History of the Plague in London
The first thing to realize about this book is its chronology. This is a "first person" narrative of the plague in late 17th century London, and if you check out the vagueness of Daniel Defoe's lifespan you realize he was at most a few years old during that time. His father is alleged to have kept some notes, perhaps a diary of the plague, so some have proposed that may have been in part the basis for this book. Others have suggested that Defoe used some other literary sources regarding the plague in other parts of Europe for his material.
So what you have is at best a second-person memoir, and when you consider the leeway one might see with a first-person memoir, at the outset you realize that there may be any number of distortions or exaggerations.
For a medical person, this is nonetheless an interesting book, showing as it does the profound effects on the infrastructure and the psyche of a large city faced with some medical epidemic for which no cure is known, yet a number of superstitions existed as to how to manage it, prevent it, most bordering on voodoo from a modern perspective.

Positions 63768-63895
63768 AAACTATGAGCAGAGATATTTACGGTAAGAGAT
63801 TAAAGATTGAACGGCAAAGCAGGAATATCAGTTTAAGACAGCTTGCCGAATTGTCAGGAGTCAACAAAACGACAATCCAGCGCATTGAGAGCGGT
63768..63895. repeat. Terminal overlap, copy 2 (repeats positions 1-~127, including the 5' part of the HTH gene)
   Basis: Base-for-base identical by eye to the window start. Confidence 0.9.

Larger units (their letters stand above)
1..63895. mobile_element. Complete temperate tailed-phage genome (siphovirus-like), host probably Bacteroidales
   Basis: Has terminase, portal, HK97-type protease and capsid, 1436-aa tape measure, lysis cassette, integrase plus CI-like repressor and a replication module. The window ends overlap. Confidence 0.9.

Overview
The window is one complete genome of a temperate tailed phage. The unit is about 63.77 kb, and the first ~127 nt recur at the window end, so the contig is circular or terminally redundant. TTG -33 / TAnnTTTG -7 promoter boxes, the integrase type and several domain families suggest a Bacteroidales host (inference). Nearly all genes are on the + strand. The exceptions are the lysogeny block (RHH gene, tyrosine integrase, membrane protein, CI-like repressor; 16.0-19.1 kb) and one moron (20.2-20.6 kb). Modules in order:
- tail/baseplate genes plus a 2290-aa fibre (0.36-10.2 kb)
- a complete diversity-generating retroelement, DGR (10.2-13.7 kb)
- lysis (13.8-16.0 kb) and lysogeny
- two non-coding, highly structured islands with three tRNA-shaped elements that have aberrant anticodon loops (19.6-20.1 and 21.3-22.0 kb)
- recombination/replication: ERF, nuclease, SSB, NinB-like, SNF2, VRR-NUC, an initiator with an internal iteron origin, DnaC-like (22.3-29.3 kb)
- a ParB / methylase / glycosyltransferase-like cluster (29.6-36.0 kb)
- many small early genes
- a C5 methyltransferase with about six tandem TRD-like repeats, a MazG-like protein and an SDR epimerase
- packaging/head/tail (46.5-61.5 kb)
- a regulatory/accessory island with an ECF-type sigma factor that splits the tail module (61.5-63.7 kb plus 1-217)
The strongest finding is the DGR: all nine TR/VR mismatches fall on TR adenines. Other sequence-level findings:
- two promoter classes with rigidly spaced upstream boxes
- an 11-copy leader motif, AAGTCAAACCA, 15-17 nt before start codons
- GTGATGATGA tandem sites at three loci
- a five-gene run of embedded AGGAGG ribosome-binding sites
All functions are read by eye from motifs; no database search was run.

Aside from the dubiousness of the factual information, this certainly seems more plausible than various movies about contagion we have seen. Some of the quite believable features are the accounts of people who took great precautions to avoid the plague only to succumb, and some who took none yet survived. Of course, there is ample evidence that taking unnecessary chances was generally a bad and fatal idea.
Will we ever face something like this again? The doomsayers predict it with regularity. If you ever wanted to think about coping with a very real disaster, this book is worth reading, and offers the safety of the distance of a few centuries when there was great ignorance about the cause of infectious diseases.